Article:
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  HOME | Science, Nature & Technology

‘Super Mario Bros.’ Celebrates 35 Years of Innovation



TOKYO – “Super Mario Bros.” celebrates its anniversary on Sunday, marking 35 years since the most famous mustached plumber in video games leaped to fame and helped build a multidisciplinary empire that still continues to delight adults and children.

“Super Mario Bros.” went on sale on Nintendo’s gaming console in Japan on Sept. 13, 1985 and revolutionized the industry with its side scrolling, an innovative technique previously introduced without much impact by Alpha Densi’s “Jump Bug” (1981) and Namco’s “Mappy” (1983).

Since then, the Kyoto-based company has built an empire around the iconic plumber with a millionaire franchise across genres as diverse as consoles, puzzles, car racing, sports and role-play games.

Mario and company have published a new game in their main series on almost all Nintendo consoles (with the exception of Game Boy Color and Game Boy Advance), in which they introduced innovative mechanics, without forgetting their origins.

In a surprise 10 days before the anniversary, the Japanese company released a special Direct video on its network revealing a set of launches for the big day, including several old editions, a “battle royale” with up to 35 players and a peripheral for kart racing through augmented reality.

One of the most nostalgic products is a special edition of the iconic Game & Watch handheld consoles – created by the late Gunpei Yokoi (1941-1997), the brain behind the Game Boy – which included a single game and which also celebrates its 40th anniversary.

The first devices were launched in Japan in 1980 and the release of the Game & Watch: Super Mario Bros. commemorative model decades after it ceased production resulted in the company’s online stock in Japan selling out in a day.

The console, which will be released on Nov. 13, includes the title “Super Mario Bros.,” released in 1985 for Famicom (Nintendo Entertainment System, or NES, outside of Japan), and “Super Mario Bros.: The Lost Levels,” released in Japan as “Super Mario Bros. 2” a year later for the same platform.

The device, which will be sold until March 31, 2021, includes a special edition of the game “Ball” (also known as “Toss Up”) with Mario as the protagonist and a digital clock function that includes animations of characters from the series.

It was on this device, in its innovative “Mario Bros.” edition (in which two screens were placed horizontally next to each other for the first time), where the skittish Luigi made his first appearance.

Although many believe that the game was first launched on the arcade machine with the same name, it actually made its debut on the handheld device in Japan on March 14, 1983, four months before it hit the arcades.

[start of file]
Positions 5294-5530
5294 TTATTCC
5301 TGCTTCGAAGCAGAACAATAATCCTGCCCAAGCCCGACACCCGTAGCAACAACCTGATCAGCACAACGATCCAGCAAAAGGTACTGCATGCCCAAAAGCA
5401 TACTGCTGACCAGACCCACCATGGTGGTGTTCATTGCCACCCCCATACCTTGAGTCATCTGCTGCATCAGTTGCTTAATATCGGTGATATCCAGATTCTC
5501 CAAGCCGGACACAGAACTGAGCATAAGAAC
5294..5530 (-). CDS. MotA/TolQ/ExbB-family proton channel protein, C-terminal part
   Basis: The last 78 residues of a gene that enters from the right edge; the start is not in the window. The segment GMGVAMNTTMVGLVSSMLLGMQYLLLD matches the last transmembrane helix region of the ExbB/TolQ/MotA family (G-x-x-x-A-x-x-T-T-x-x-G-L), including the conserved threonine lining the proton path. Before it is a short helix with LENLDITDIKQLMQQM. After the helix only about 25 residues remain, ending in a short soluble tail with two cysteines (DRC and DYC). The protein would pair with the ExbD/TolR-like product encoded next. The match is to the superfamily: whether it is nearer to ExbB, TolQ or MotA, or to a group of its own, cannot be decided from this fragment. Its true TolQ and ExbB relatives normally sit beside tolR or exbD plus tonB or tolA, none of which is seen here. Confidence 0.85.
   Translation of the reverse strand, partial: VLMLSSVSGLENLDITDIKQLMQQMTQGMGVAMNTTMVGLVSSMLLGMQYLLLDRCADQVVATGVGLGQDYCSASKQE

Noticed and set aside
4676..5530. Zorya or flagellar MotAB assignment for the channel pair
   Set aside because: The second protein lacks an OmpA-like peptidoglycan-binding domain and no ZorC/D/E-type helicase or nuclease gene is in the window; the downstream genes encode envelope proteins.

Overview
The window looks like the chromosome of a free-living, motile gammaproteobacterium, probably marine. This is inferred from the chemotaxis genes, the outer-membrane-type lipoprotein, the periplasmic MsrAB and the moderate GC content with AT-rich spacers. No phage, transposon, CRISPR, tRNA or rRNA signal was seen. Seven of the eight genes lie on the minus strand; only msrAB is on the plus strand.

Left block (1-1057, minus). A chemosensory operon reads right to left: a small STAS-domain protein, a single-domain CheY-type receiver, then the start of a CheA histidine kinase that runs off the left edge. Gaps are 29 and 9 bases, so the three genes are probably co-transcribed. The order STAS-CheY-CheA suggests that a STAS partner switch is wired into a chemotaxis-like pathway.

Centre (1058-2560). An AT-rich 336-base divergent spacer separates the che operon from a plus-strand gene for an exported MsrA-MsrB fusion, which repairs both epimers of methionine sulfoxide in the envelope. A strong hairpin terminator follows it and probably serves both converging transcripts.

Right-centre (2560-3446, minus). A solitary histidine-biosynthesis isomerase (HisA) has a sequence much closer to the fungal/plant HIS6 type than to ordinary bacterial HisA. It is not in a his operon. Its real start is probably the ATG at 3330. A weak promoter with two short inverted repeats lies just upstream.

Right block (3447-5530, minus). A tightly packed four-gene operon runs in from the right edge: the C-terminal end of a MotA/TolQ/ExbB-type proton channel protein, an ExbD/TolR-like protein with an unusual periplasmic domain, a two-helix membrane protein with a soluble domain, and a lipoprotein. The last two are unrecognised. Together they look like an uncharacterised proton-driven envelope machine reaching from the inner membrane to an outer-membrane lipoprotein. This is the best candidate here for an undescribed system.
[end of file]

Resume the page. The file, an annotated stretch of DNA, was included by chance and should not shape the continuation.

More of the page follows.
Nintendo has chosen to adapt the device to a model from the 1981 Gold series, rather than the original Silver, perhaps because it was more aesthetically liked by the public.

Speculation has already begun around with the new console, which can be found for re-sale on platforms such as Amazon for 25,000 yen ($235), about five times its launch price.

In addition to making the leap to augmented reality with “Mario Kart Live: Home Circuit” and presenting a competitive online game apparently in the purest “Tetris 99” style, “Super Mario Bros. 35” (available from Oct. 1 to March 31, 2021 for those with “online” service), Nintendo has prepared a nostalgic reissue.

Under the title “Super Mario 3D All-Stars,” the company has adapted three iconic titles from the franchise for its Switch console.

First is “Super Mario 64,” an original title from 1996 that marked the leap of the series into three dimensions. The game can boast of having marked a before and after in the saga, with a control system maintained since then in 3D titles.

“Super Mario Sunshine,” released in 2002 for the GameCube, introduced, among others, a function that allowed regulation of the water pump pressure with the triggers of the controller.

Many competing games would later introduce a similar feature to this, which will apparently be lost in the reissue of the classic after its adaptation to the Nintendo Switch Joy-Con controllers.

The “Super Mario Galaxy” game was the first Mario game for the Wii, so far the company’s best-selling desktop console, with more than 101 million units.

The groundbreaking freedom of movement based on a point-centered field of gravity was thanks to the franchise’s designer, Shigeru Miyamoto, whose imagination took off as he cared for a friend’s hamster and wondered how cool it would be for Mario to run freely like the rodent.

 

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